When an evil orc uses dark magic to invade a peaceful realm, heroes both human and orc try to work together to prevent him from destroying the world.
Duncan Jones, 2016
Orc warriors Durotan (Toby Kebbell) and Draka (Anna Galvin) must hide the fact that they’re expecting a baby when they travel via portal from their ruined world to the peaceful realm of Azeroth. Their leader, dark magic user Gul’dan (Daniel Wu), plans to kill the natives in order to open the portal and bring through the rest of the horde, taking over Azeroth. His magic has dangerous consequences, though, and the noble Durotan is the first to discover just how twisted Gul’dan has become. He attempts to make a pact with the human warrior Anduin Lothar (Travis Fimmel), who has been fighting to protect the land from the orc army with the help of the magical Guardian Medivh (Ben Foster). A half-human, half-orc former slave named Garona (Paula Patton) helps brings the sides together as she forges friendships with Lothar and the young, fresh-faced wizard Khadgar (Ben Schnetzer), whose shifting allegiances worry Medivh.
Warcraft has been accused of many things, some of which it is guilty of, some of which it is not. To my mind, the most unfair accusation that’s been levelled at this film is that it’s a cynical cash grab. While there are certainly some moneygrubbers’ fingerprints on the production of this film – particularly its bids for a Chinese audience, which seem to have been received quite well – I truly believe that Duncan Jones and the rest of the filmmakers involved made this film with genuine affection and reverence for the source material. Occasionally this reverence gets in the way of the filmmaking, which takes itself very seriously, seemingly interested in creating a fantasy epic. The problem is that this film attempts to be Return of the King (with more endings!) when it needs to be Fellowship of the Ring; it drops us in the deep end, with too many characters who aren’t interesting enough to hold our interest amongst one or two well-rounded characters. They put in so much effort in some places – there are some talented actors, a talented director, the film looks nice – but just completely dropped the ball where it really matters – the script, mostly, and the length (it’s SO LONG). This lack of focus means that this sprawling film is narratively flawed, with far too many boring moments and fantasy cliches to hold interest. It’s a shame, because there are hints of a good movie in here. Moon director Duncan Jones is a good director who has the ability to tell a small story well, but he’s out of his depth here. The sweeping shots of Azeroth are gorgeous, as are the incredible armour creations and costuming. I can only imagine what it must be like to be a fan of the game and get to see these beautifully rendered visions of locations that mean so much to you. Then the characters start talking like role players reading out their characters’ melodramatic backstories and suddenly you can’t help but tune out.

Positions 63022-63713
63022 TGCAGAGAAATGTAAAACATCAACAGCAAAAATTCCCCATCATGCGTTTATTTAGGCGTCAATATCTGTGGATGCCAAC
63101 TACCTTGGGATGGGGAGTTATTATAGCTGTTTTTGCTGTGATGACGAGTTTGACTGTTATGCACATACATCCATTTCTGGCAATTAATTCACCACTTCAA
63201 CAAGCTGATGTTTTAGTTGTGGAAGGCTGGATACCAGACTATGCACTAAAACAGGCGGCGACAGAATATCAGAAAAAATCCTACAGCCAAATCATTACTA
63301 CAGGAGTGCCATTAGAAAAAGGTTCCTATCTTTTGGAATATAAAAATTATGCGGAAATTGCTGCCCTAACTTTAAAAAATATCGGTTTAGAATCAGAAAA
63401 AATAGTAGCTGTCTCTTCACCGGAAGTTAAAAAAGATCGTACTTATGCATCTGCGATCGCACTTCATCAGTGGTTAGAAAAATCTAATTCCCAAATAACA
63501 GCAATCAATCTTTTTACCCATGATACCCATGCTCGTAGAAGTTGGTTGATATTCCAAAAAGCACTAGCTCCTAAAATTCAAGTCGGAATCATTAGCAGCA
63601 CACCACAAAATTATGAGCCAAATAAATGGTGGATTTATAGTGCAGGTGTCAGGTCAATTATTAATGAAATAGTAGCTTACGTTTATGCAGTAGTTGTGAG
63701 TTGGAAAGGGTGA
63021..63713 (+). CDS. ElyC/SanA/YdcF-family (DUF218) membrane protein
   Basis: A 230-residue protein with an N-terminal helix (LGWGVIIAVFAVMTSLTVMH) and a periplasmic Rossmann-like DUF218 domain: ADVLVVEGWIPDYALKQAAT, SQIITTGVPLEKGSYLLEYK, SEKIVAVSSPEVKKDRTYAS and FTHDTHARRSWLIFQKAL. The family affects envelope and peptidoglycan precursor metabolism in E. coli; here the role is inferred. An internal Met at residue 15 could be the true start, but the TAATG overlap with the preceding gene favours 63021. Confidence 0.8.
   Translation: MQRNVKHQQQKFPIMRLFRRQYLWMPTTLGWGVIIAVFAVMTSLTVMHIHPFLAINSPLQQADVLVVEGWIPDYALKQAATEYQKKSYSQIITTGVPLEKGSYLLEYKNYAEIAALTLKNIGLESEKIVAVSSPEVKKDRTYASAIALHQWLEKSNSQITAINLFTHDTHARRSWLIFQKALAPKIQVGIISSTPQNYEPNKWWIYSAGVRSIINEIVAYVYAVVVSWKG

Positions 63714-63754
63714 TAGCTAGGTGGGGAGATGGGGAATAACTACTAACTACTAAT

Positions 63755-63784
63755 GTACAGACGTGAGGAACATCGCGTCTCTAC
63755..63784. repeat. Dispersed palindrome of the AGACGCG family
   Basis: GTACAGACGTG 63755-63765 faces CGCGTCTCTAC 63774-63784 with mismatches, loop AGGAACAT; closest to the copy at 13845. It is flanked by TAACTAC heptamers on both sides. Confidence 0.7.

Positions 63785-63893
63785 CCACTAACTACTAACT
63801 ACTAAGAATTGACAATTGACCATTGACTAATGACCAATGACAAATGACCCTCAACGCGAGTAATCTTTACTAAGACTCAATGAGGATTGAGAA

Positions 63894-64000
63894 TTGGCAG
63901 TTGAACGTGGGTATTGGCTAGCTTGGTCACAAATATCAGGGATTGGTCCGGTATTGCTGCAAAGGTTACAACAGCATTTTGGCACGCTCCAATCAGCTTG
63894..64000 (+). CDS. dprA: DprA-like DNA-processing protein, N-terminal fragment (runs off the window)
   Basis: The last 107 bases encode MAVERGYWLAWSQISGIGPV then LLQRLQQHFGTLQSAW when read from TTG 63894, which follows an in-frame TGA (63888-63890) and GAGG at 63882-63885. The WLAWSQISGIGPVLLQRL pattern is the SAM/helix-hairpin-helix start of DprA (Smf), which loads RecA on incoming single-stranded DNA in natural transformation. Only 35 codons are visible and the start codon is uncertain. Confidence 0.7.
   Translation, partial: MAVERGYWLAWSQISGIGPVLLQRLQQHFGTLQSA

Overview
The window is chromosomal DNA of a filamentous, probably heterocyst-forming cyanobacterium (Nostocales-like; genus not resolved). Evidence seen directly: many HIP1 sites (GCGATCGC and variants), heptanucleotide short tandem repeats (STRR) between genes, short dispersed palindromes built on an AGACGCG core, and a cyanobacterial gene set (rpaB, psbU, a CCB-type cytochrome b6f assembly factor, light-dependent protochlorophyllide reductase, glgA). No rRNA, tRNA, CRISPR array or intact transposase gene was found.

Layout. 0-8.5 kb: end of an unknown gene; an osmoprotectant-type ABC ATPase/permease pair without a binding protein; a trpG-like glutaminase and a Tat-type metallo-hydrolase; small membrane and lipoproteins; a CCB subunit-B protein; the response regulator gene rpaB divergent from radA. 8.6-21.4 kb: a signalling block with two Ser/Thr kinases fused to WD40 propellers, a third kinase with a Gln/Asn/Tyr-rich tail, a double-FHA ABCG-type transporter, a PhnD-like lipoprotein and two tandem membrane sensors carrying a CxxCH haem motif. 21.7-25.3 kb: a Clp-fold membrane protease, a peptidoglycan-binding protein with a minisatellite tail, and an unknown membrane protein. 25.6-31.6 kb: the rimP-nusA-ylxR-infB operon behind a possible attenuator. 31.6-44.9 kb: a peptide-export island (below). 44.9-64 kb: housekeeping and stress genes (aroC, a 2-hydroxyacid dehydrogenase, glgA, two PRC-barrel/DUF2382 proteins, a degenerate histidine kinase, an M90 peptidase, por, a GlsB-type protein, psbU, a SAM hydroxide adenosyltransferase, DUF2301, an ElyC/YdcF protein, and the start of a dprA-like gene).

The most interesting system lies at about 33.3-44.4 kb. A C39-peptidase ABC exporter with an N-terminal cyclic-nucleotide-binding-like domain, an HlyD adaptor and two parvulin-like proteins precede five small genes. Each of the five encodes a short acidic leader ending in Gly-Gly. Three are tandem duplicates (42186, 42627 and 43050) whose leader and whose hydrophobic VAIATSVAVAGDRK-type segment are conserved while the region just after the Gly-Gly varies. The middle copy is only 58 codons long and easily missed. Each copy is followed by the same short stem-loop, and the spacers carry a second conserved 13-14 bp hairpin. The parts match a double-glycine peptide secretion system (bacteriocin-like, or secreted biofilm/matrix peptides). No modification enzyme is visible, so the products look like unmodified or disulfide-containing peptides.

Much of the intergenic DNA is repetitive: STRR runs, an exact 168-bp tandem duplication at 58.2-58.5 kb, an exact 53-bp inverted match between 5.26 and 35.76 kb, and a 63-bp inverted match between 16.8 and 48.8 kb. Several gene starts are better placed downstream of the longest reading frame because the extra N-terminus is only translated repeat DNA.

Interestingly, the orcs are the most interesting part of the film. These computer generated characters look amazing, and we get a really good sense of their culture – these aren’t token “bad guys” but a community with strong cultural roots. Picking one orc hero to focus on for the duration of the film really would have helped fix a lot of the problems with this film, though it may not please all the fans who want to see the different races and locations represented. Paula Patton’s Garona is the film’s pivotal character, and she carries herself with dignity. Some of the best scenes occur between Garona and the Azeroth queen, as played by Ruth Negga – two women of colour who are the major female characters in this film and pass the Bechdel test. You can see Jones trying for some diversity – there are female warriors on both sides – but there are just too many white men at the centre of this movie, and one of them is easily the movie’s worst character. Travis Fimmel’s Lothar is awful, an unlikeable, emotionally cut-off “hero” who represents the worst of the fantasy genre. Khadgar’s not much better. The incredibly talented Ben Foster does what he can with the tormented Medivh, who is the best of the human characters. But it’s the orcs who carry the movie, putting in powerful motion capture performances that are more lifelike than most of the humans’. The film is just too boring when it’s not about them, with too many battles and not enough story.
Warcraft on IMDb